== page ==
Baby Doll #1
Published November 1st 2012
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The only thing that 17 year old Barbie Starr wants to do is graduate high school so she and her little brother, Everett, can get out of Alabama. She doesn’t care about the rumors that are spread around about her like wild fire. Rumors are nothing new to her. Sure, maybe she could change her reputation, but why bother. She is leaving Alabama as soon as she can. That is, if she can pass algebra and graduate.
The only thing Dylan Knight would like to do is go through high school unnoticed; he has had enough of the drama that is high school. He took the whole of last summer to bulk-up: finally he is not being called names or being shoved into lockers. He wants to remain on the outside of the circle of constant rumors that surround the so-called popular kids who get all the attention. He would not, however, mind if his long time crush Katie took notice of him.
But it is Barbie who notices Dylan and she offers him a deal he can’t pass up: if he helps her pass algebra, she’ll help him get the girl of his dreams. Dylan agrees, but, as it turns out, nothing is simple when it comes to Barbie. Somehow, she can’t help but draw attention to herself — and to him. Soon Dylan finds himself tossed into the whirlwind of rumors that seem to follow Barbie everywhere. Can he save his reputation and still get the girl of his dreams? Or will Barbie be the one to break through his carefully-built facade?
About the Author
Heidi started writing as soon as she could spell. When she was three, Heidi’s mother gave her a copy of Laura Ingalls Wilder’s Little House in the Big Woods; thus beginning her lifelong love affair with literature.
Writing soon also became a form of therapy for Heidi, when she realized that no matter what was happening in her life, she could find emotional escape while writing. Some of her earliest stories featured her as a princess who explored new worlds with her horse Buttercup. If it sounds romantic, it wasn’t, there was no prince charming in those fairy lands (boys where yucky).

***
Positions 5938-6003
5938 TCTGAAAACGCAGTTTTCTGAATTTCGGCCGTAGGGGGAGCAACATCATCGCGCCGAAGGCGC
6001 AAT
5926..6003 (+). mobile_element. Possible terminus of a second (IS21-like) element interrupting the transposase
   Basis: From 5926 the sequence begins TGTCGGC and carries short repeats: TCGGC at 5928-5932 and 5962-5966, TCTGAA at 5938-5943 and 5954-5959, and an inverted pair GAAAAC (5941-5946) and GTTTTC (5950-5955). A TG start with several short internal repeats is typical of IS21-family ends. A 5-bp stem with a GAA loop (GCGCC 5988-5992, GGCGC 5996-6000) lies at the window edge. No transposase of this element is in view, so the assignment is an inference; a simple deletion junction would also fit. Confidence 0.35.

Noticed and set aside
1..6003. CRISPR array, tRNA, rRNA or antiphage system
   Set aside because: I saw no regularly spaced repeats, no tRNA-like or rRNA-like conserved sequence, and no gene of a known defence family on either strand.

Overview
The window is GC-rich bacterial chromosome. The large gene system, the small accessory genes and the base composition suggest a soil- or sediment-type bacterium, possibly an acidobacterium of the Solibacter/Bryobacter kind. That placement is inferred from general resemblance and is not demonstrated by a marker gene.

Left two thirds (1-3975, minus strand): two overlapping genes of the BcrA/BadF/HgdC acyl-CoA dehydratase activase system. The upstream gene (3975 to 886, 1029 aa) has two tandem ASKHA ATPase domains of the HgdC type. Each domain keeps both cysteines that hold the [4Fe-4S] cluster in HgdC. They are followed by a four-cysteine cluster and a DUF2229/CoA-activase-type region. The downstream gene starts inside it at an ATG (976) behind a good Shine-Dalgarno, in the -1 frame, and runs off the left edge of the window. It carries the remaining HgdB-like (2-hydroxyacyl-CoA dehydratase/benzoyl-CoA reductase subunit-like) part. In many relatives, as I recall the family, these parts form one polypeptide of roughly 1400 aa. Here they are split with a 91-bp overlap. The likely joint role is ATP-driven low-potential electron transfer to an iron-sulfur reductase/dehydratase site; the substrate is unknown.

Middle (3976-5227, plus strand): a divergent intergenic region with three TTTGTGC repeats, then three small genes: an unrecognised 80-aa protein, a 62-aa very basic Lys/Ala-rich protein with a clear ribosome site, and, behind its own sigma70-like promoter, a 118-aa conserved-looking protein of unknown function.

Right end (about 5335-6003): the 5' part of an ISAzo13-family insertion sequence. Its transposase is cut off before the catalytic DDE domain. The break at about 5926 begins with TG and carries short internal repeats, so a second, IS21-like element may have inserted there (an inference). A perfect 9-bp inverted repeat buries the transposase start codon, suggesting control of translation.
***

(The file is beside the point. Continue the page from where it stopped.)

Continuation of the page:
My first I thought when I started reading this novel was, 'This guy Dylan is such a stalker, the little creeper!' and then I had a good ole laugh because that is exactly what he says about himself, not a minute later. So then I'm thinking, maybe this guys not so bad after all. And then there is Barbie, the poor girl - could imaging being called that? When you're first introduced to her, it's through the eyes of others and the only word you can think of yo describe her is 'slut'.
But that is just a matter of perspective.
As the story progressed, and you got to see things from both the perspective of Dylan and Barbie, I began to discover the depth and quirks of the characters. I fell in love with them both. After I had gotten past the first stalker-ish chapter, I was laughing and feeling heartache, confusion and happiness of the characters right along with them. Before I knew it, I'd found myself three quarters of the way through the book with no idea where the time had gone.
The thing that really brought my rating down for Barbie Girl was my anger and some of Dylan's actions and responses to Barbie. The guy could be a total douche. Sure, I understand that he had to do those things in order for there to be conflict within the storyline, but that in no way means that I have to like it! Shame on you Dylan for listening to the gossip. Everyone knows that doing so never ends well. To me, gossip is just out of context assumptions that people make about others - and you know what they say about assuming...
When I sadly, and inevitably, got the end of the book, I had this panicked moment when I was, NO, IT CAN'T END THERE! because I am an idiot and did not release Barbie Girl belongs to a series and is not a stand alone. Tsk Tsk. It just goes to show, I suppose, that for your own metal well being that you should always do your research on a novel before reading it - it could save you some heartache.
Barbie Girl is a well paced novel that peeks behind the facade of those stalked by the rumour mill and is not afraid to take some drastic twists and turns to shine a light on the truth.
3 out of 5